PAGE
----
Mi’kma’ki/Nova Scotia – The long-awaited draft of the Clean Electricity Regulation, released today by the federal government, will provide strong support to deliver on Canada’s commitment to reach a net-zero electricity grid by 2035 and lays the foundation for Canada to meet its long-term climate goal of achieving net-zero by 2050. In Nova Scotia, this regulation will help ensure that a clean transition is prioritized and the use of fossil fuels even for emergency use is minimized.
“A transition to a clean electricity grid across Canada will help make our energy system more affordable, reduce health effects caused by burning fossil fuels, create jobs and make provinces that commit to this transition attractive places for investment as businesses look to green their own practices,” says Brenna Walsh, senior energy coordinator with the Ecology Action Centre.
“In Nova Scotia, we have one of the dirtiest grids in the country – 43 per cent of emissions come from electricity, compared to the national average of nine per cent. Although progress has been made in committing to get off coal by 2030, we have a long way to go to get to net zero for the electricity grid, but it is possible.”
The Clean Electricity Regulation helps ensure that Nova Scotia is taking advantage of wind and solar – now the cheapest form of electricity ever – and disincentivizes turning on expensive fossil fuel assets during times of peak demand. Bringing projects like the Atlantic Loop online support this by allowing trade with Quebec, providing access to their hydro power when Nova Scotia would have to turn on polluting peaker plants and allowing Nova Scotia to sell wind and solar back when it has extra. This can help drive cost effective decarbonization of our grid, reduce rate increases and protect Nova Scotians from the volatile prices of fossil fuels.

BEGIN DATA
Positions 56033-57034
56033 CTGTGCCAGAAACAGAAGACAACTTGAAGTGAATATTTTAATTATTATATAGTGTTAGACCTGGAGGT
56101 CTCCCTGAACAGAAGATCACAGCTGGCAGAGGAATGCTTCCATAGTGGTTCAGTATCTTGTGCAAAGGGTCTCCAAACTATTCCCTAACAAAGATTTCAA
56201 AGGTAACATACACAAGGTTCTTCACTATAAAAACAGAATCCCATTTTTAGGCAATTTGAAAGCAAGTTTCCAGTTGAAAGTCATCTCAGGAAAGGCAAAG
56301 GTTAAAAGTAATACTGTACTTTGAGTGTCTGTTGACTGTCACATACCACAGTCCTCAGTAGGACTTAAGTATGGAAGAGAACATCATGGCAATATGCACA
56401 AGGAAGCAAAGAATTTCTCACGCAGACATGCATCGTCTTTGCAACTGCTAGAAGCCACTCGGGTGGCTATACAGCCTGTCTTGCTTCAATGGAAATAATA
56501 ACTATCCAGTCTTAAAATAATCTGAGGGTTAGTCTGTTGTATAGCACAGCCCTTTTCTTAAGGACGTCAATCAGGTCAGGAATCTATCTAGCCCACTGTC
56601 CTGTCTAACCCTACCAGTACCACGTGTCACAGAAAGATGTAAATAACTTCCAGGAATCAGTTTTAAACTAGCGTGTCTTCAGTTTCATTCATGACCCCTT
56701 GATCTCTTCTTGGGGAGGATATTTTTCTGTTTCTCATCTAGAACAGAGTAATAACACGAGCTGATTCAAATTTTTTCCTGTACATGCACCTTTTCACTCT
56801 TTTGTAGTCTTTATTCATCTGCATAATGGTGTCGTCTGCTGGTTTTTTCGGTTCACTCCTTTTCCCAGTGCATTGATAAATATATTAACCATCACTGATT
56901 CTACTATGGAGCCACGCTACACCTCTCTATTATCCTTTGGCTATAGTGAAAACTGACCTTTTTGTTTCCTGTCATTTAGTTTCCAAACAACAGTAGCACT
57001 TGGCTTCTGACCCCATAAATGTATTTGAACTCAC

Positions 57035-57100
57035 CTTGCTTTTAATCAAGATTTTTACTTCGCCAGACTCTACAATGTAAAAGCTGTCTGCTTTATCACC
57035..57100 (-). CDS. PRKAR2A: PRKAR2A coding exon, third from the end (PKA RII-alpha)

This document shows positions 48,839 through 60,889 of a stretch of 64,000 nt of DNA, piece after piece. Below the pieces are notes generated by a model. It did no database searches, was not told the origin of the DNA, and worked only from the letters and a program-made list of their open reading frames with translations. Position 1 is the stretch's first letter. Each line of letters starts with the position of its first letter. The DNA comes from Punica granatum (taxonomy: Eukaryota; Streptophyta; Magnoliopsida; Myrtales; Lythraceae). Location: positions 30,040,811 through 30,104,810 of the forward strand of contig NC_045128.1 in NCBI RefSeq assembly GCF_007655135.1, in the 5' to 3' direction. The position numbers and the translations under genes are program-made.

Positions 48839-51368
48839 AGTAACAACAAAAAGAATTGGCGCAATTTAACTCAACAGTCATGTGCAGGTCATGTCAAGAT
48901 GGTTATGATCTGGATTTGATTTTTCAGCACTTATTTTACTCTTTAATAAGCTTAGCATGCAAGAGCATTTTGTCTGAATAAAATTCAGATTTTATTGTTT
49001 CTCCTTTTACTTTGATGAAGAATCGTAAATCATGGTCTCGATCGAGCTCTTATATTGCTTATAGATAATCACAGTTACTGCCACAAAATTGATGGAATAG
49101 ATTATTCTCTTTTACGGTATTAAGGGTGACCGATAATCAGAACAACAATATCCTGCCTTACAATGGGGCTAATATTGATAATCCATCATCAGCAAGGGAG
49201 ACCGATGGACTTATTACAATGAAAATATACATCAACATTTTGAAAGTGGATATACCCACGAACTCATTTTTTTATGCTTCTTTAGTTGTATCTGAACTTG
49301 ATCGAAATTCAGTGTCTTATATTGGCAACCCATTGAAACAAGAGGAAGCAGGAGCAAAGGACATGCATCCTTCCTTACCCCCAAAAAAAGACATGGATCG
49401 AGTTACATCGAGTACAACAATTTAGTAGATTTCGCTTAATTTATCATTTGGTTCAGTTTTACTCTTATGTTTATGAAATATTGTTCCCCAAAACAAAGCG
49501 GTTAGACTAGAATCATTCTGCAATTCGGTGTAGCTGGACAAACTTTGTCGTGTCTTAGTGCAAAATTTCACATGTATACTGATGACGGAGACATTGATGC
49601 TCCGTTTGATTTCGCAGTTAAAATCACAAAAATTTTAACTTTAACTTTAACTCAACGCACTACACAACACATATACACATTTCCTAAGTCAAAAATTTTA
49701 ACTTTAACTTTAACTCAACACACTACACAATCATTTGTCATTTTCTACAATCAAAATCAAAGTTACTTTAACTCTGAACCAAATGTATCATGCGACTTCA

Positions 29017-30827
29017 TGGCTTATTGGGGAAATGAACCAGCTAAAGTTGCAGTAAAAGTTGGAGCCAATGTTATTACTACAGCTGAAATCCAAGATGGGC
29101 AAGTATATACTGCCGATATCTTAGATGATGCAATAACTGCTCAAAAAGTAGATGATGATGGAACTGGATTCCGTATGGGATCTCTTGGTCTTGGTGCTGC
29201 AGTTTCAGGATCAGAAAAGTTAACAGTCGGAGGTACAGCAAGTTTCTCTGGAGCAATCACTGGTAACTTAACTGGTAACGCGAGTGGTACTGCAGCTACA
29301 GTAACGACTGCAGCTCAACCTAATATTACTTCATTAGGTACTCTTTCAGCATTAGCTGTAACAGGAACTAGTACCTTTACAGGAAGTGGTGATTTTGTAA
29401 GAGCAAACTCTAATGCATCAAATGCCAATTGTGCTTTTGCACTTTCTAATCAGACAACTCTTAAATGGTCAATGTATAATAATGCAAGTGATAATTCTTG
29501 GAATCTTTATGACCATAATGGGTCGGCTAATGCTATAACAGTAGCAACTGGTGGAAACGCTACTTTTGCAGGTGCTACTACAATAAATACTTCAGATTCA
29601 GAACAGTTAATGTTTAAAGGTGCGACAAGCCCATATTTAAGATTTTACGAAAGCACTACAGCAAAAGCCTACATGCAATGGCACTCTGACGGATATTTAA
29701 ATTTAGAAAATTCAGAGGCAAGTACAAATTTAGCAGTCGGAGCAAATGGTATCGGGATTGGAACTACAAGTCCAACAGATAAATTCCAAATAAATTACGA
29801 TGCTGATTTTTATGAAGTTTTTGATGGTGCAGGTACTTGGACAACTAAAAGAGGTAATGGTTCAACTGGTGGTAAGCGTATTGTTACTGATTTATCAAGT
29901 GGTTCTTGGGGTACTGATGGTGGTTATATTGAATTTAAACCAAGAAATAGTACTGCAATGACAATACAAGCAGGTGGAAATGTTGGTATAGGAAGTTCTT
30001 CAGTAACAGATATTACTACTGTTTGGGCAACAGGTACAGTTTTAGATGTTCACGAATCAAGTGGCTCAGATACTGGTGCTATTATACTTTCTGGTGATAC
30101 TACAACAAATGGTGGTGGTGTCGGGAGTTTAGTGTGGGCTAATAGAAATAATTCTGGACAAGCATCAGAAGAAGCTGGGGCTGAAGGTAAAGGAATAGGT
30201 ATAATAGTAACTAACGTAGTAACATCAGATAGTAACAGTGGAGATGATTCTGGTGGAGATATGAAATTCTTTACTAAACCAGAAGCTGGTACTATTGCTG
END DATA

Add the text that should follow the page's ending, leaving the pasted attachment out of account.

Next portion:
A clear majority of Atlantic Canadians, 77 per cent, are in favour of the Clean Electricity Regulation, higher than the national average of 71 per cent.
“Here in Nova Scotia wildfires and floods this summer have destroyed homes, displaced hundreds of people and taken lives, and has brought the challenges of living in a climate emergency to light for many people,” says Walsh.
“A strong Clean Electricity Regulation will be important to ensure we are doing our part of reducing the further impacts of the climate emergency here in Nova Scotia.”
The regulation as currently written makes exceptions that may extend the life of fossil fuels on the grid past 2035.
“If we want to achieve the goal of a net-zero grid by 2035, loopholes in the current regulation will need to be closed to ensure that new fossil fuels will not be added to the grid, and the guidelines on end of prescribed life (example, currently would leave unabated plants running to 2044) and allowances of fossil fuels for emergency use will need to be tightened,” explains Walsh.
The Clean Electricity Regulation supports the transition to an affordable, reliable and clean electricity grid. Ensuring we get a strong regulation in place quickly will allow us to achieve 100 per cent clean electricity across Canada by 2035.